When three-quarters of Americans are living paycheck-to-paycheck, why would regulators in Washington make it even harder for consumers to make ends meet?
In recent weeks, we have seen increased scrutiny of bank products and services designed to meet the short-term liquidity needs of consumers who cannot or choose not to obtain other forms of credit. Within the span of two days, three federal agencies competed for the gold medal in a "regulatory Olympics" over deposit advance products offered by banks.
These products, offered by a handful of banks, are the target of supervisory guidance proposals from the Office of the Comptroller of the Currency and the Federal Deposit Insurance Corp. and a critical white paper issued by the Consumer Financial Protection Bureau. The impact of these proposals would severely constrain banks' ability to offer these valuable products and assist their customers.
There always has been a need for small-dollar, short-term credit. Historically, the OCC and FDIC have encouraged depository institutions to meet this particular consumer need. These products are carefully designed to ensure strong safeguards at reasonable prices. Deposit advance loans are cheaper than payday credit, are highly transparent, require heavy disclosure and compliance with federal law, and have received positive feedback from borrowers. These products are designed for customers who already have deposit accounts at the bank that is providing the loan.
Without waiting for the results from the CFPB's analysis, the OCC and FDIC have proposed a very prescriptive set of standards which will effectively kill the products. While the proposals claim safety and soundness concerns, the agencies fail to provide any clear evidence to support this. Banks have offered these products for many years, including one for nearly two decades. During this time the products have yielded positive reactions from regulators and demonstrated that close working relationships between banks and their supervisors can result in services that meet consumer's needs.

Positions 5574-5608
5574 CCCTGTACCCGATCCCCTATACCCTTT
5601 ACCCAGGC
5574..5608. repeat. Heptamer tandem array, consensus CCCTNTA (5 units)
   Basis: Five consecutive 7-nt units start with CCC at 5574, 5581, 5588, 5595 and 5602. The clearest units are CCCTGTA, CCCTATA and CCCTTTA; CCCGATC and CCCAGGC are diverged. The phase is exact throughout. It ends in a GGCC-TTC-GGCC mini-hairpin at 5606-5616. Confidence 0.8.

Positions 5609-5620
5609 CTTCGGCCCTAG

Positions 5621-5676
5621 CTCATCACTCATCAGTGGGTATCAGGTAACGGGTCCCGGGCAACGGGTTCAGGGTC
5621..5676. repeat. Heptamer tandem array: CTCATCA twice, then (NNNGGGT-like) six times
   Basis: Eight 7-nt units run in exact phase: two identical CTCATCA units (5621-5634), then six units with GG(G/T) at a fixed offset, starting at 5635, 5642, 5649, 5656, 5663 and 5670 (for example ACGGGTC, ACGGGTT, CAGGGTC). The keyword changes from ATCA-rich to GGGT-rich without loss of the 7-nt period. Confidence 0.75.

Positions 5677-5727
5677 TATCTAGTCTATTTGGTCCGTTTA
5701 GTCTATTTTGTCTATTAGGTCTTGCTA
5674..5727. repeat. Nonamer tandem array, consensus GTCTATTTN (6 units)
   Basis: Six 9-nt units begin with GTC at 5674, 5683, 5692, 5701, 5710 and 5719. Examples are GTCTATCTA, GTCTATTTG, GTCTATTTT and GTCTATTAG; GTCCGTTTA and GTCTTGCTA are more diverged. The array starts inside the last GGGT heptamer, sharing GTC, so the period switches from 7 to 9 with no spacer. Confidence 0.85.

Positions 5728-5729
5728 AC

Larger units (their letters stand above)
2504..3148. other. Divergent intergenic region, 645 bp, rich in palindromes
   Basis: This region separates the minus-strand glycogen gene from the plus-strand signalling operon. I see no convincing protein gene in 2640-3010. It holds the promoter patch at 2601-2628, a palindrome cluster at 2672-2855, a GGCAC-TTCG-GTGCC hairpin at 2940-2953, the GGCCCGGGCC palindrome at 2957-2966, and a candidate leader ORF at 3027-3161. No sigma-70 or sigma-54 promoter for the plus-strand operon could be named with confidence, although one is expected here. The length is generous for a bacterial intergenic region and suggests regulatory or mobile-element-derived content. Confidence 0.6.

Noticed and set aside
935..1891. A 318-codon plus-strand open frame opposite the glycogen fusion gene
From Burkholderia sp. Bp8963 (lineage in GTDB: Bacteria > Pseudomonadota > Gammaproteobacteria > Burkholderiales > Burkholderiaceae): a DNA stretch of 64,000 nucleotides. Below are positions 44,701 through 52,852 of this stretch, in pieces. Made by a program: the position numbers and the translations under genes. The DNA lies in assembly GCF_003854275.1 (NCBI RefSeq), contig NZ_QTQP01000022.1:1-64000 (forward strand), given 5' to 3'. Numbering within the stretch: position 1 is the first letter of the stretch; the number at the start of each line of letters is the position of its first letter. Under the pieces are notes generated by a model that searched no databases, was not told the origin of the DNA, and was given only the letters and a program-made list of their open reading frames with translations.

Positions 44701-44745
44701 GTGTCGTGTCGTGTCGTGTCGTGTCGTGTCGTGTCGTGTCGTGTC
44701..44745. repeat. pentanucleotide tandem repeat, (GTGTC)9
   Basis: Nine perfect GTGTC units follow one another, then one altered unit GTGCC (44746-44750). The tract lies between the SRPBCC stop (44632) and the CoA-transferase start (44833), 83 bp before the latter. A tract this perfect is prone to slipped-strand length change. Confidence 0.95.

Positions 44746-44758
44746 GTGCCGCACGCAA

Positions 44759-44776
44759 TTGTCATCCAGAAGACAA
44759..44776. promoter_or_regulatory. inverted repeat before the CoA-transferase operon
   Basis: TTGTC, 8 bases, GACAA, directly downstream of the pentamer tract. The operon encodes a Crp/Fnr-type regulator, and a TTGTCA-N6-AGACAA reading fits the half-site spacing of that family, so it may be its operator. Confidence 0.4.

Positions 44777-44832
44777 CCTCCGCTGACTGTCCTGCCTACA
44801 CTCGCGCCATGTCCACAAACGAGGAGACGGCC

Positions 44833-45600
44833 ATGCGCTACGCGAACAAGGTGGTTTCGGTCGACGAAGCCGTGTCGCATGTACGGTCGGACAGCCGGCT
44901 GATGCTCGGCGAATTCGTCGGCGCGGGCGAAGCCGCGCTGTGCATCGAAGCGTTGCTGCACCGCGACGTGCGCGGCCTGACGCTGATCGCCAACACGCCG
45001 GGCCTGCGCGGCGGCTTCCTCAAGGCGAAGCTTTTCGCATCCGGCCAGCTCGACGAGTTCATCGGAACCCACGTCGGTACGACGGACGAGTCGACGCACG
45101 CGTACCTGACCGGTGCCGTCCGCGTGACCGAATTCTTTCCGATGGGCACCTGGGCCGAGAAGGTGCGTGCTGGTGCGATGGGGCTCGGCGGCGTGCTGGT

The prudential regulators' attempt to weigh in will severely limit the ability of banks to offer deposit advances, leaving most with little choice but to leave, or never enter, the short-term credit market. In the absence of bank-offered deposit advance products, consumers will be pushed out of the traditional banking system and into more expensive and often less regulated alternatives such as non-depository payday loans, pawn brokers, title loans and other sources of short-term, small-dollar lending. Without reasonable alternatives, consumers will pay higher prices for short-term liquidity or may face increased delinquency, late payment, nonsufficient fund, and returned check fees.
Competition among banks will ensure greater innovation, which ultimately will lower the cost of short-term, small-dollar credit options for consumers. Restricting the available products will have the opposite effect.
Regulatory intervention without clear evidence of risk or careful consideration of the consequences to consumers is a bad precedent and contrary to the policy objective of the prudential regulators.
I hope cooler heads prevail.
Richard Hunt is president and CEO of the Consumer Bankers Association.